So rather than just picking a picture, use a pattern or at least take the measurements of the person who’s supposed to wear the finished product. Remember, after all, that the dress Cinderella intends to alter is her mother’s—not hers. There could’ve easily needed to be some redefining done to make it fit Cinderella just right, and the mice take a risk by not being more specific. On this, don’t be like the mice! Be measure-specific!

In the end, while the mice got some things very right and some things pretty wrong, it’s a catchy scene with an upbeat song that embraces sewing in a youthful manner. So, embrace the mice’s optimism, apply their useful techniques, and learn from what they did wrong.


Reference for all photos
Disney, W. (Producer), & Geronimi, C., Jackson, W., & Luske, H. (Directors). (1950). Cinderella [Motion Picture]. United States: Walt Disney Company.
When Alterations Go Wrong

When Alterations Go Wrong

Things don’t always go as expected. Sometimes you do something and it fails to turn out like you imagined it would. Or it just doesn’t look as good as you wanted. Sometimes you unintentionally execute a crappy alteration.

There’s no reason to panic or get upset when this happens. You simply fix whatever it is. A problem only arises when you don’t see that something has gone awry or you try and convince someone that nothing is wrong; the garment just needs a good press.

twisting sleeves

twisting sleeves

Ironing and a healthy dose of steam can right all kinds of wrongs but neither of those things can make a bad alteration, good.

The old distraction trick

This past week, a Costume Designer friend of mine, Lauren, called to ask if I could look at a suit jacket for a friend of hers. He’s getting married in a few weeks and had purchased a Brooks Brothers suit. Brooks Brothers had recommended a tailor for him to go to for alterations.

The suit didn’t need all that much, just a little taking in on the sides to slim it a bit. When my friend’s friend – I’ll call him Dan – went to pick up his suit and tried on the jacket, he noticed some strange twisting in the sleeve. His fiancé (I’ll call her Kate), was with him.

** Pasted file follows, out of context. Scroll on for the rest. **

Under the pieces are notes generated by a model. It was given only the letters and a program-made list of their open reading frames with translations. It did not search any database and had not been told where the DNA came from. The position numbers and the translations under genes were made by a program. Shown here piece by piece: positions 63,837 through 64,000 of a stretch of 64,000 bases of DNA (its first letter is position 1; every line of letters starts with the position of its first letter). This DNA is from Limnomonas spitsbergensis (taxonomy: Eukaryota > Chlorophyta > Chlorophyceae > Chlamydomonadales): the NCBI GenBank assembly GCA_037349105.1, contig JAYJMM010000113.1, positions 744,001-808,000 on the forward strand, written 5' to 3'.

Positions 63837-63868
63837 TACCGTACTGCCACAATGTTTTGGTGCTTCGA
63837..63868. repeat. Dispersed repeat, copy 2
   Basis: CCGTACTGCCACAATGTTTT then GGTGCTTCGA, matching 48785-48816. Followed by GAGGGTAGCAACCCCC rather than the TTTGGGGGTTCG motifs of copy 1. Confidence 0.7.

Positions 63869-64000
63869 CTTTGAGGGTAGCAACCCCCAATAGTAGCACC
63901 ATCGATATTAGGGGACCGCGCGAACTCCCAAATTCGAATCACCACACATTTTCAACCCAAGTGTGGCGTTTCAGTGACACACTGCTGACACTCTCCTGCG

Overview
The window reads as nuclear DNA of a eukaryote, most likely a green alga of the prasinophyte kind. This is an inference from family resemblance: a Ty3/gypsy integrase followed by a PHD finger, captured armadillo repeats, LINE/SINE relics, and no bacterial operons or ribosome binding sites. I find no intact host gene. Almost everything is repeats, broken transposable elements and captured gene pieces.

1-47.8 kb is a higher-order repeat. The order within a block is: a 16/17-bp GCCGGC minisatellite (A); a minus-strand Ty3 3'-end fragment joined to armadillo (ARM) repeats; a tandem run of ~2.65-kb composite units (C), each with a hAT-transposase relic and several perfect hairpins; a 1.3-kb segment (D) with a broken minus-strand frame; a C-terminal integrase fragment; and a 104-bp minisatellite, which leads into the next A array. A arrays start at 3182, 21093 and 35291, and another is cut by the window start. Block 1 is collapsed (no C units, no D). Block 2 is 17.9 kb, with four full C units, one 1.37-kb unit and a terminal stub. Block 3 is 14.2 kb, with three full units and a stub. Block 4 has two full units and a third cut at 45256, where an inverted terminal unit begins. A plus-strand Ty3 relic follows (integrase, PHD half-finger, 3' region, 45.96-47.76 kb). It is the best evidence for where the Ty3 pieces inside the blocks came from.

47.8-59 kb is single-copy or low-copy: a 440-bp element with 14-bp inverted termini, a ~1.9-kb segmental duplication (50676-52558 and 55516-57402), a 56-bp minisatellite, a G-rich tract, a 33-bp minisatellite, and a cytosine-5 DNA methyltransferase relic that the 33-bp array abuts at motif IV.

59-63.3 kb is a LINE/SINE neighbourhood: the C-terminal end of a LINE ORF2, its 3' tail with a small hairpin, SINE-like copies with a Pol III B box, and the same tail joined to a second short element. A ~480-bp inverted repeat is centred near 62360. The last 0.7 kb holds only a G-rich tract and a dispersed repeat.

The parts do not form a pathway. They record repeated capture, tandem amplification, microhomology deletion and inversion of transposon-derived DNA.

They both pointed out the twisting to the tailor, but the man kept insisting that all they needed to do was send the suit out to be pressed and they should take a look at the back because it was smooth. You know, the old distraction trick.

Well, Dan and Kate weren’t really buying it, but they paid the man and took the suit to the dry cleaners to be pressed professionally. As they suspected, when they picked up the suit, nothing had changed. The sleeves were still hanging in a sort of corkscrew way. That’s when they asked Lauren if she knew someone who could help and they ended up calling me.

Its much easier to fix your own alteration snafus than it is to remedy the ones of others, mainly because you know what you did to get to where you are. When you’re not the one that started the whole thing, you have to use a bit of detective work.

Before I told Kate and Dan that I could fix the twisting sleeves, I opened the lining of the jacket to see what I could see. Men’s suit jacket sleeve linings are stitched in by hand at the armseye so that’s where to open them up.

I took out the sleeve lining from the back notch to the front notch, then unattached the lining body from the jacket body at the armseye.

Suit jackets are constructed fairly standardly when it comes to seam allowances. I could see that the side back seam of the jacket had been taken in, but just in the back, as well as the side front seam above the pocket. All of that had been done quite nicely, and the shoulder part of the sleeve was smooth and lovely. The problem was with how the bottom portion of the sleeve had been put back in.

Fitted Armholes

Men’s suit jackets, as a rule, have pretty fitted and constricting armholes. When you take in the side back and side front seams, you make the armhole smaller. If you don’t take in the seams equally front and back, you change where the bottom of the sleeve is (where a side seam would be if men’s suit jackets had side seams). You have to compensate for this in some way or your sleeve will be off balance and hang in a weird way.